A Paediatrician Explains Which Tactics Actually Help With Toddler Tantrums

If your kid's hurling spaghetti at the wall, take a big breath and remember these tips.
Toddler tantrums are never pretty. But saying these things might only make them worse.
Natalia Lebedinskaia via Getty Images
Toddler tantrums are never pretty. But saying these things might only make them worse.

When your child has decided to fling themselves onto the floor in a fit of rage because you served them bow-shaped pasta and they wanted spaghetti, it can be pretty easy to dismiss them as being ridiculous.

But doing so might not be the best route forward, according to a toddler expert.

Dr Cathryn Tobin, a paediatrician of 30 years, says there are some knee-jerk ways of responding to tantrums that are best to avoid, because it’ll probably just make the tantrum worse – and truly nobody wants that.

One of the things she advises parents against doing during a tantrum is invalidating a child’s feelings, which is pretty easy to do because most of the time they are being quite over the top.

But telling your child to stop being upset because “it’s not a big deal” might only make matters worse, she suggests.

“Toddlers often get upset over the most insane things. But while they seem insane to us, they are real and crucial to your toddler,” said Dr Tobin in an Instagram post on the topic.

Tantrums are basically a way for children to let out strong emotions before they’re able to express them in socially acceptable ways.

While they can seem anything but ordinary when they’re happening, they’re actually a very normal part of childhood development and begin to diminish as a child gets older and becomes more able to communicate their wants and needs.

Dr Tobin, a mum-of-four, urged parents to take their toddler’s experience seriously during a tantrum and put themselves in their toddler’s shoes for a moment, considering how they would feel if they were upset about something and their partner told them to “stop whining because it’s not a big deal”.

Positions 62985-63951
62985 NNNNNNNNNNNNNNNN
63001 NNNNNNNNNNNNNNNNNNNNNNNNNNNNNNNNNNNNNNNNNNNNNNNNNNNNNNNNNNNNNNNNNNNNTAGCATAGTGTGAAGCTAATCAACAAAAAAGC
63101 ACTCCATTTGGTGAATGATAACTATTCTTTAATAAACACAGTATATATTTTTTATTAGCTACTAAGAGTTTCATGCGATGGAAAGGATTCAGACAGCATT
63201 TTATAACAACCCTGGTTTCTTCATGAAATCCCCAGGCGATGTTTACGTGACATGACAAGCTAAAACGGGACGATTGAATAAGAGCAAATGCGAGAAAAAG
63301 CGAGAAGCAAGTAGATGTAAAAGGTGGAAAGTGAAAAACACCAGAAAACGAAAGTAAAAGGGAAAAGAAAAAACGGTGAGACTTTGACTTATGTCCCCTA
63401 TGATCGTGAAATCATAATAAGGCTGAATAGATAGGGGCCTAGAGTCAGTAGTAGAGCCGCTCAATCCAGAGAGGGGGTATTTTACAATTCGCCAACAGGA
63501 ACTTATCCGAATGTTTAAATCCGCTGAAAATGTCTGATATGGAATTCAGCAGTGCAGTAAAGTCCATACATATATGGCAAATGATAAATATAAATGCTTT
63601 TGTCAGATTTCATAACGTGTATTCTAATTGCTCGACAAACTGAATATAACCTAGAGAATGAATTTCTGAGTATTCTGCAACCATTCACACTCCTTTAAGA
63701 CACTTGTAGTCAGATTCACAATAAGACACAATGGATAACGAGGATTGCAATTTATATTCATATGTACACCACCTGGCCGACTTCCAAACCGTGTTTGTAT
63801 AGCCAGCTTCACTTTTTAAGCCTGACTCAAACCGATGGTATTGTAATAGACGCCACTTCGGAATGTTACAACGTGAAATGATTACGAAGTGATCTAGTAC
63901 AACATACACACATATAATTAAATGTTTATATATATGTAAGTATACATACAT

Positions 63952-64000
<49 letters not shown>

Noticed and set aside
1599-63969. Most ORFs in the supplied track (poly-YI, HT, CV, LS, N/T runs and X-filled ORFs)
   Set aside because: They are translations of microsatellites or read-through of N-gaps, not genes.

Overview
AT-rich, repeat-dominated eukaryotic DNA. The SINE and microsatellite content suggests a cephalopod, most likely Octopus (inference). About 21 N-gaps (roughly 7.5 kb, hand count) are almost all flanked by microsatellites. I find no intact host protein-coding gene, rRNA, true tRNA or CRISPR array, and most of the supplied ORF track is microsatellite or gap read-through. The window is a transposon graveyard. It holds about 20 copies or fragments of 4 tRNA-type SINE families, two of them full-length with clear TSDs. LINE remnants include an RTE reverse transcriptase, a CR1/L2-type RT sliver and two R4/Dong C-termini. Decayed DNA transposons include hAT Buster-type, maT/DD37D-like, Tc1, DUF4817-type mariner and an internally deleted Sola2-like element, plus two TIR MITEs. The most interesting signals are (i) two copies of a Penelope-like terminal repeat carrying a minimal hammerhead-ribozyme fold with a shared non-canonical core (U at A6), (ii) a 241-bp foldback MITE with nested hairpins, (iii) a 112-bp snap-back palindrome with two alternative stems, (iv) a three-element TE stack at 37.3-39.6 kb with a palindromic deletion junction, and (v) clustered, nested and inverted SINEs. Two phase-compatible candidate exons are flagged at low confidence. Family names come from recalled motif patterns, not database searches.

It’s also important to avoid telling kids what they should feel, the paediatrician – who runs a Taming Tantrums workshop – advised, adding: “We often innocently and unknowingly negate our toddler’s experience. We tell toddlers not to trust their feelings.”

Some examples of things you might want to avoid saying include “don’t be angry” or “you have nothing to be upset about”.

Lastly, the toddler expert asked parents not to lie in the hope of avoiding a tantrum. One example she offered is suggesting something like a vaccine “won’t hurt” so the child sits still for it. “Trust is crucial. Better to tell the truth and offer coping strategies,” she said.

A recent study suggested giving a child a device or switching on the TV to quell their rage might make them stop for a second, but in the long-term it doesn’t help them learn how to regulate their emotions.

Researchers suggested a couple of alternative strategies instead, such as giving your child a book to read or telling them to name their emotions (this might include helping them to name their emotions if they’re still quite little).

You might also want to direct them to channel their energy into body movement or sensory approaches – so swinging, hugging, jumping on a trampoline or squishing putty in their hands.

Dr Tobin is also a big believer in the power of a good book to help kids calmly move on after a tantrum.

In a separate social media post, she urged parents not to ignore their kids during a tantrum and to try and respond with love. Easier said than done sometimes, we know.

She also recommended naming the feelings their child is experiencing after they’ve calmed down, and validating that it’s OK to feel those feelings (without validating their behaviour if it was bad). For example, you could say: “It’s OK to be angry but it’s not OK to throw the blocks.”

So next time you’re pulling your hair out because your toddler’s throwing rage shapes over not wanting to wear their coat, take a big breath and remember this too will pass. Plus, every other parent of a toddler is going through it. So you’re certainly not alone.